Flour beetles are members of the darkling beetle genera Tribolium or Tenebrio. They are pests of cereal silos and are widely used as laboratory animals, as they are easy to keep. The flour beetles consume wheat and other grains, are adapted to survive in very dry environments, and can withstand even higher amounts of radiation than cockroaches. They are a major pest in the agricultural industry and are highly resistant to insecticides.
Flour beetles are part of the life cycle of the tapeworm Hymenolepis nana, which causes hymenolepiasis in humans. Female reproduction is distributed over their adult life-span which lasts about a year. Flour beetles also display pre-mating discrimination among potential mates. Female flour beetles, specifically of T. castaneum, can mate with different males and may choose more attractive males over the course of their adult life-span.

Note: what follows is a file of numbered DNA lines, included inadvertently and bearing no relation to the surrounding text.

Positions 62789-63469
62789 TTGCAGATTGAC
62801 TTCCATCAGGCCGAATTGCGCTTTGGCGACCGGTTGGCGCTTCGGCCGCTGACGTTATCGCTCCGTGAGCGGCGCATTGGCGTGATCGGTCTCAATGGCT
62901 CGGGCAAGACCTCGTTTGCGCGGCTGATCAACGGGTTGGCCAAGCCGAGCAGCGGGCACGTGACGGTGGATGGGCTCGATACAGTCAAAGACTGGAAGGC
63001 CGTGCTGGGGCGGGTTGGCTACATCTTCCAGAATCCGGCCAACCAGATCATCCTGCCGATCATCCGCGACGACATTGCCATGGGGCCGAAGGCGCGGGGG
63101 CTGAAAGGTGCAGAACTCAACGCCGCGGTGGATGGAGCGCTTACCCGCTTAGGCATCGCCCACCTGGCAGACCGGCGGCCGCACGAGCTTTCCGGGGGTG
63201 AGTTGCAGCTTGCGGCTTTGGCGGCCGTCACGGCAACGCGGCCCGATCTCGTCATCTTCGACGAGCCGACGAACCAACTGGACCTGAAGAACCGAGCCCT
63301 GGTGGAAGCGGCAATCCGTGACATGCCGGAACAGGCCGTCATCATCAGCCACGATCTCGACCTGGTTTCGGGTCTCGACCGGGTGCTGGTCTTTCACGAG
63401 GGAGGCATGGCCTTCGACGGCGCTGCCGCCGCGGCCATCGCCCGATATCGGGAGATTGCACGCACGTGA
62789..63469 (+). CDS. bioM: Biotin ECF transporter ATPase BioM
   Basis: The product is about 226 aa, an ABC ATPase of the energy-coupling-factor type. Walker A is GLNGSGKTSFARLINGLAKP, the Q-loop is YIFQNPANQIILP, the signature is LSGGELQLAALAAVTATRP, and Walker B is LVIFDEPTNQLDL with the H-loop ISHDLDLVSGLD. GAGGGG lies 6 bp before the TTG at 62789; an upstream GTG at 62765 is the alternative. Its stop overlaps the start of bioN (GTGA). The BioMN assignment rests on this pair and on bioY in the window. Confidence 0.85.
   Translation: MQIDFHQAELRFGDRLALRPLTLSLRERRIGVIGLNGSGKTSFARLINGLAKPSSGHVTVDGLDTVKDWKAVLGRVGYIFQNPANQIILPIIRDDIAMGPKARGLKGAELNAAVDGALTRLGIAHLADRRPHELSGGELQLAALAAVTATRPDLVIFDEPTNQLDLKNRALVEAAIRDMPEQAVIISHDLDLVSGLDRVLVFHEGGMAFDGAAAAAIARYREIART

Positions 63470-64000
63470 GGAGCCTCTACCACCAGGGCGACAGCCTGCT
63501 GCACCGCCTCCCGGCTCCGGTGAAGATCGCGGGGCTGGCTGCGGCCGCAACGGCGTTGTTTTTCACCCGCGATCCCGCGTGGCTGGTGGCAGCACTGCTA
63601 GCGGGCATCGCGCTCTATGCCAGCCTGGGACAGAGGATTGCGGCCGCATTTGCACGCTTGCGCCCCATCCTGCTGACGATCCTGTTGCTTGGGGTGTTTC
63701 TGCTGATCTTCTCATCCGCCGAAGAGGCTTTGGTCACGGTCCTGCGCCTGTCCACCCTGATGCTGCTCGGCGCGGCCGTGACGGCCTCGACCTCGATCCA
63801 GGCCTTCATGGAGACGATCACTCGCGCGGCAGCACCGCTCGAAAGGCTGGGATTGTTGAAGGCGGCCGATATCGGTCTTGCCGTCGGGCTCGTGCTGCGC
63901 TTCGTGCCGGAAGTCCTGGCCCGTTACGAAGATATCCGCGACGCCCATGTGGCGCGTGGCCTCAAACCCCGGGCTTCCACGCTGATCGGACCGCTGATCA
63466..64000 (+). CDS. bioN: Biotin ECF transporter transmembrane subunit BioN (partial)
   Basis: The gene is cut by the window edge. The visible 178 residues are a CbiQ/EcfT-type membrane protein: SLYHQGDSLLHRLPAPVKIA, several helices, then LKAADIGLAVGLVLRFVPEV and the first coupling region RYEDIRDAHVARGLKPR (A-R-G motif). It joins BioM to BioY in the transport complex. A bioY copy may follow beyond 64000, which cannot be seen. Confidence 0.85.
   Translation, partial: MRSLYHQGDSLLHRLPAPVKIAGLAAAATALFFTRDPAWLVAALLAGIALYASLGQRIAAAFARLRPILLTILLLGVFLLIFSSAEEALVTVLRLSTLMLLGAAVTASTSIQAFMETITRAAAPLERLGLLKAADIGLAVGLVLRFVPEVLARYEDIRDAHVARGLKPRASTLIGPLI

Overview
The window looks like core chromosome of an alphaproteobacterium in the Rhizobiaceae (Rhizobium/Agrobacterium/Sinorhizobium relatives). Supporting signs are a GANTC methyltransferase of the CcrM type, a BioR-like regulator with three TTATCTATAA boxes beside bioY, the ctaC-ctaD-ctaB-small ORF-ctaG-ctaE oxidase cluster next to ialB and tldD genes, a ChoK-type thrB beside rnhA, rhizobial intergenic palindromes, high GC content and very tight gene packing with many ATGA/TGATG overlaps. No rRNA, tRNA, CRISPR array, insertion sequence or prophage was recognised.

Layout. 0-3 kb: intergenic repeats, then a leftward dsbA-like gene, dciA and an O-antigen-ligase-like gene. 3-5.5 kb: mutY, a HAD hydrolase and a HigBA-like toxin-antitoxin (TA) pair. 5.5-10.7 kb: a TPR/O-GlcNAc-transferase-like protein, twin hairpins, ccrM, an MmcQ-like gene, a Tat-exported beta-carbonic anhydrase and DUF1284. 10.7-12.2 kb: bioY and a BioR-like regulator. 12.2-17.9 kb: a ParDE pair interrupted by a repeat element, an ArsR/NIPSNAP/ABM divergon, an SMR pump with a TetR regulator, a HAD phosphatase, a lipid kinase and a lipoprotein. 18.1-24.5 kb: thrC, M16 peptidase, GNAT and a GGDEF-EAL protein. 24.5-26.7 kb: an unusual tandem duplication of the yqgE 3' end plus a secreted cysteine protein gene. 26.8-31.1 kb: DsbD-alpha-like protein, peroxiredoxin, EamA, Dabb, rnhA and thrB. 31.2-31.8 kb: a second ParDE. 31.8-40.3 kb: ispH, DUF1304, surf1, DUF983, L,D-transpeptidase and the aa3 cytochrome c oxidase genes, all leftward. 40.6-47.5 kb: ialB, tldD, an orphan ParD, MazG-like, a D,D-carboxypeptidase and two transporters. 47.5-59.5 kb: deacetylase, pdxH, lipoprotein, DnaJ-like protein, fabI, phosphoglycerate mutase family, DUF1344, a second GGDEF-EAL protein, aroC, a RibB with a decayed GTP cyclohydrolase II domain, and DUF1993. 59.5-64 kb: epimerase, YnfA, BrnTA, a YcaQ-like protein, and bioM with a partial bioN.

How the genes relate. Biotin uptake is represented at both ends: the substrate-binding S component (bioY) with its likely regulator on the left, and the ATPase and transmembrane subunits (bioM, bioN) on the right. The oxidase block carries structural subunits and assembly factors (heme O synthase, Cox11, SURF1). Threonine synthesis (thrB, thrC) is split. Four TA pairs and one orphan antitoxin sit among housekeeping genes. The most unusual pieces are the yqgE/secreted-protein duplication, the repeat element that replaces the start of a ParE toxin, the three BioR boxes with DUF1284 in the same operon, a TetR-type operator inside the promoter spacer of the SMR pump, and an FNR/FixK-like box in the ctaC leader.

- Aphanotus brevicornis – North American flour beetle
- Tribolium castaneum – red flour beetle
- Tribolium confusum – confused flour beetle
- Tribolium destructor – destructive flour beetle
- Tenebrio molitor – yellow mealworm beetle
- Tenebrio obscurus – dark mealworm beetle
- Tuncbilek, A.S.; Ayvaz, A.; Öztürk, F.; Kaplan, B. (2003). "Gamma radiation sensitivity of larvae and adults of the red flour beetle, Tribolium castaneum Herbst". Journal of Pest Science. 76 (5): 129–132. doi:10.1007/s10340-003-0002-9.
- Fedina, Tatyana Y.; Lewis, Sara M. (21 April 2018). "An integrative view of sexual selection in Tribolium flour beetles". Biological Reviews. 83 (2): 151–171. doi:10.1111/j.1469-185X.2008.00037.x.
- Schröder, R. (2008). "The genome of the model beetle and pest Tribolium castaneum". Nature. 452 (7190): 949–955. Bibcode:2008Natur.452..949R. doi:10.1038/nature06784.
|Wikisource has the text of the 1905 New International Encyclopedia article "Flour Beetle".|
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